Friday, August 31, 2007

Roy & Alex

As a small effort to reduce my carbon foot print, I am combining two into one picture.

Roy, on the left, is a can do guy who can explain it to you. He is, to be sure, a talker, but he is also very capable. He was the one who took Lendal fittings and made a two piece (he has a 4-piece in the experimental phase...but I digress) Greenland Stick for Superior Kayaks. In any event, during third the QAJAQ camp, Roy took me out and had me ( at last) static bracing in short order. His patient, and surprisingly quiet, way of teaching is most excellent.

On the right, of course, is Alex (nursing a Sunday morning headache?). I told him that I wanted to learn a Norsaq roll. He said he had 5 minutes free and that I should get my boat. He waded out into waist-deep water and had me do two angel rolls. No problem. Then he took away my stick, handed me the Norsaq, issued a few succinct instructions, and I nailed my first Norsaq roll. So, he took the short stick away, again issued some tips and...BANG...I hit a hand roll. He walked away to his regular scheduled program.

Later, he and Turner conducted a forward finishing class. Alex was able to boil down the chest scull to its essence, and I was immediately doing them with a clean recovery. It took a bit more concentration and practice but, within the hour, I was doing a reverse sweep roll.

Two guys, very different, each an excellent teacher. I am grateful to them as I am to Turner and all the mentors who I watched and from whom I took away all sorts of good info. More tomorrow.

Paddle safe...


Thursday, August 30, 2007

QAJAQ Camp III...the feeling of it all
Imagine, if you will, a place and a piece of time where/when your day starts free of traffic noise and you see no tall buildings or liter or cars...anywhere.

Imagine a place where you can safely leave your boat anywhere you want and have it waiting for you when you feel like going back out onto the water.Imagine a place where there is time to sit out on a pier and chat with a friend.

Or hang out alone on your boat...

Or hang out on your boat with a friend...Or let it all hang out...If you can imagine all this, you can get a sense of what the weekend was like.

to be continued

Paddle safe...


Wednesday, August 29, 2007

QAJAQ Camp II...getting into the flow.Located on a spit of sandy and hilly land between Lower Herring Lake and Lake Michigan, this summer camp takes on a new atmosphere as skin on frame boats, Greenland stick paddles and tuiliks become common sights. As always, the staff (called mentors...but I digress) put on a demo of different rolling techniques.The food was, as always, excellent. I spent the first evening visiting with old friends and taking in the eye candy of being at a QAJAQ USA event.Paddle safe...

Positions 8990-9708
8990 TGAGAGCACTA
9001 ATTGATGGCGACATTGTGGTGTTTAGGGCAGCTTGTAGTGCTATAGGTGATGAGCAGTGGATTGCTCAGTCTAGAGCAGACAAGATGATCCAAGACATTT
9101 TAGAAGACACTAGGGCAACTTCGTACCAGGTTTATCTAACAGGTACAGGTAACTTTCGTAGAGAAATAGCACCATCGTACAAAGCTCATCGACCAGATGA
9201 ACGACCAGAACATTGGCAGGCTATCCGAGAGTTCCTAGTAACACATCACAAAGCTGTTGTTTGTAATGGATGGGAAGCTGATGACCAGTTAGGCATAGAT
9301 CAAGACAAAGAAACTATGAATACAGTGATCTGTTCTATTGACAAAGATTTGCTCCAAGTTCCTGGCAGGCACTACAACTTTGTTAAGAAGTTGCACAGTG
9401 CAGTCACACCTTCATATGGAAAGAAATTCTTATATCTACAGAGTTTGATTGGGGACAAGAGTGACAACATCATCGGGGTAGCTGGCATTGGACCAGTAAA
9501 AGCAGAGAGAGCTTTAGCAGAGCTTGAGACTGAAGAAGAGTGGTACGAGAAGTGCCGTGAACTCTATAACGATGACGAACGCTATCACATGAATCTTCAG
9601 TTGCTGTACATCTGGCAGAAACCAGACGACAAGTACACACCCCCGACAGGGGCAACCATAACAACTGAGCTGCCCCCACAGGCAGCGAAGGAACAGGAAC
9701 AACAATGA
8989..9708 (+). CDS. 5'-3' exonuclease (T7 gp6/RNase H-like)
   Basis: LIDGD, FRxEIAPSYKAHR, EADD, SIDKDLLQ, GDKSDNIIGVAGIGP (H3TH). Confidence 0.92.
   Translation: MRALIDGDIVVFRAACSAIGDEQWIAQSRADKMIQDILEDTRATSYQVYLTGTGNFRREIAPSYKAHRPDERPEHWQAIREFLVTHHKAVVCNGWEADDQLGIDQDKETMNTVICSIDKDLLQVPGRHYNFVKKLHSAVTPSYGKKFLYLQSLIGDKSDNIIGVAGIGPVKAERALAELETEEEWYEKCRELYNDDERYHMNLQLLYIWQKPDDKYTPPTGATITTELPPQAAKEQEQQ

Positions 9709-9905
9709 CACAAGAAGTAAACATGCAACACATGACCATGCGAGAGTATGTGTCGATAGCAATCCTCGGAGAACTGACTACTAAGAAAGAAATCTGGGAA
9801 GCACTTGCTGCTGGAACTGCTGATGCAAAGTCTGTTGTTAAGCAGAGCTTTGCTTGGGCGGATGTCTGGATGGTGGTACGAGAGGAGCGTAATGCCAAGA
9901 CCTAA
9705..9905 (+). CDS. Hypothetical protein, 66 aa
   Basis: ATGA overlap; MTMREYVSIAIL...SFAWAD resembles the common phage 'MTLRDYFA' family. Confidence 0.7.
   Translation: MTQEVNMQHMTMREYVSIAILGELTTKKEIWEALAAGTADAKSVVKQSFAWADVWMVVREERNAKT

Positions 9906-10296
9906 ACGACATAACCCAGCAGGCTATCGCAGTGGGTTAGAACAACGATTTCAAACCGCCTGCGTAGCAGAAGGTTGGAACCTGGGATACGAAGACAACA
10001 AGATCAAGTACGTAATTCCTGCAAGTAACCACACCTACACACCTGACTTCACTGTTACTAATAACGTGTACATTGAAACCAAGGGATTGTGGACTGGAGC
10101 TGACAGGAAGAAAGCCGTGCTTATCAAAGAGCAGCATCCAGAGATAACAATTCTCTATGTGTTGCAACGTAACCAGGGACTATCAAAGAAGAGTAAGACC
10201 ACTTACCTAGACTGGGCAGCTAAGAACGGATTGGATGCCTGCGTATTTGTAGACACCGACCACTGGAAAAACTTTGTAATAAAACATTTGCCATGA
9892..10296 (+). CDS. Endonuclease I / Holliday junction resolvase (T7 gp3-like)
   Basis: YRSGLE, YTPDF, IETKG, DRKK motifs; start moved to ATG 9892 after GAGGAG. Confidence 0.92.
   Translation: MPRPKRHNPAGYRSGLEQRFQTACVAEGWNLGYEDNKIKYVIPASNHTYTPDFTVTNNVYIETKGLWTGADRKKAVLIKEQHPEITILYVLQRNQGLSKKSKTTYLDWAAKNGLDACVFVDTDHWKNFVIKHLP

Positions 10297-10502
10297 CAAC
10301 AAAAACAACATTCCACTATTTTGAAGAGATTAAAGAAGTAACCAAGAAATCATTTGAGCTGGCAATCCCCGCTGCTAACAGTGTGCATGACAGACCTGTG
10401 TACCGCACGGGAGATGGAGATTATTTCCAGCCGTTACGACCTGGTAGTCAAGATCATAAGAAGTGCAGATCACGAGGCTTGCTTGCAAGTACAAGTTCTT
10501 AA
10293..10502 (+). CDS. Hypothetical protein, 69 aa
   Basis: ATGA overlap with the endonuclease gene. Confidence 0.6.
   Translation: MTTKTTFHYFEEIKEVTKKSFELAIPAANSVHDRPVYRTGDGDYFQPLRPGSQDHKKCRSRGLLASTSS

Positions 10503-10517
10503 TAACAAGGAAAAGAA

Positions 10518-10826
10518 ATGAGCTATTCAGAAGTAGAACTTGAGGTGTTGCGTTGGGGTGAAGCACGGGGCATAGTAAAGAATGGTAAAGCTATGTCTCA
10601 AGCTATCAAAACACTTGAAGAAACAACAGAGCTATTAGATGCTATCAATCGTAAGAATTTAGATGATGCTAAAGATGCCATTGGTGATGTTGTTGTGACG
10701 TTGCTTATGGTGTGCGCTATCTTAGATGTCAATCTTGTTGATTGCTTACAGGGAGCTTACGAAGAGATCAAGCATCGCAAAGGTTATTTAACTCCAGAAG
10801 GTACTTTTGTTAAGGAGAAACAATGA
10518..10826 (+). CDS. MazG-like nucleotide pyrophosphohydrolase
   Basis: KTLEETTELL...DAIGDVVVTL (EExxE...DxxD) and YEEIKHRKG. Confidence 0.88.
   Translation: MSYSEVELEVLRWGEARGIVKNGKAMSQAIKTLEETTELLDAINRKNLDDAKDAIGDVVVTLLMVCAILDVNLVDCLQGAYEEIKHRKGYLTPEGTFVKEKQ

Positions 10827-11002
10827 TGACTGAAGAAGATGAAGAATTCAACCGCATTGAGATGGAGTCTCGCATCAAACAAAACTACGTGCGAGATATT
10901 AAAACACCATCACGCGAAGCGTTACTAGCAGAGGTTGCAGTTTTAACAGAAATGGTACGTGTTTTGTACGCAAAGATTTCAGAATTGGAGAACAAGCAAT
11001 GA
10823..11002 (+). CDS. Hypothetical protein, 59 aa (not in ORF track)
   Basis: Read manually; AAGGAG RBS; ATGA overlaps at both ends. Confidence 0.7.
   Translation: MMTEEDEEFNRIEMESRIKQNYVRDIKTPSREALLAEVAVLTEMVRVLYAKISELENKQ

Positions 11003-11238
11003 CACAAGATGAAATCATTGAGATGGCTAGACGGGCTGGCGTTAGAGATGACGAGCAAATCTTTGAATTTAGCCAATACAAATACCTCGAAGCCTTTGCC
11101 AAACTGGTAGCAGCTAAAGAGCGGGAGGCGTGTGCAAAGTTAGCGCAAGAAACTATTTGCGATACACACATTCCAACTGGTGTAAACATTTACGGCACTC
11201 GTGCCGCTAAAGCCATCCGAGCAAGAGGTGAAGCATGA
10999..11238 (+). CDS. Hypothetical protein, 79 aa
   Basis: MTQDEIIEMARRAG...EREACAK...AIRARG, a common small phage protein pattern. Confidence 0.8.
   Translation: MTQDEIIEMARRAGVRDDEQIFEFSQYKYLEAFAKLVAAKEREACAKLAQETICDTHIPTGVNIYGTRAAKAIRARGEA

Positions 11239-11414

Tuesday, August 28, 2007

In The Beginning...
I paddled through rain up to Manitowoc where I watched (with anxiety...but I digress) while the same crew that once tore the side view mirror off my Blazer now drove my fragile SOF onto the boat. I had previously tied red flags to both ends of the boat in hopes of preventing it being mashed by a bigger vehicle.

The crossing was uneventful, and I watched (with relief) as Peter Strand's creation came off the boat in Michigan.I had planned a relaxed pace. So, I found an inexpensive place to crash for the night, did some reading and made the hour and half drive up to Frankfort the next morning. I bummed around town, had coffee and brownies and bought a book to read. Later that day I drove to the parking lot where the car would stay for the weekend. I got my gear onto the waiting pontoon boat which would bring my stuff over later in the day. Then, at last, I launched and headed out to Camp Overlook where the QAJAQ weekend camp was to be held. I had my Mitchel paddle on deck, but during the weekend I mostly used the more robust paddle that Mark Rodgers of Superior Kayaks (in Wisconsin) had made. I also had on board a Norsak he'd made as well. After a short paddle I saw a pier. What was on it indicated I was, indeed, in the right place and that my QAJAQ mates were near be continued...

Congratulations to our Wisconsin adventurers:

Sam Crowley has completed his circumnavigation of Ireland, and we await his safe return home.

Derrick Mayoleth has completed his foray around Puerto Rico. All seemed to have gone well. I hope to hear first person accounts from both men. Mean while...

Paddle safe...


Monday, August 27, 2007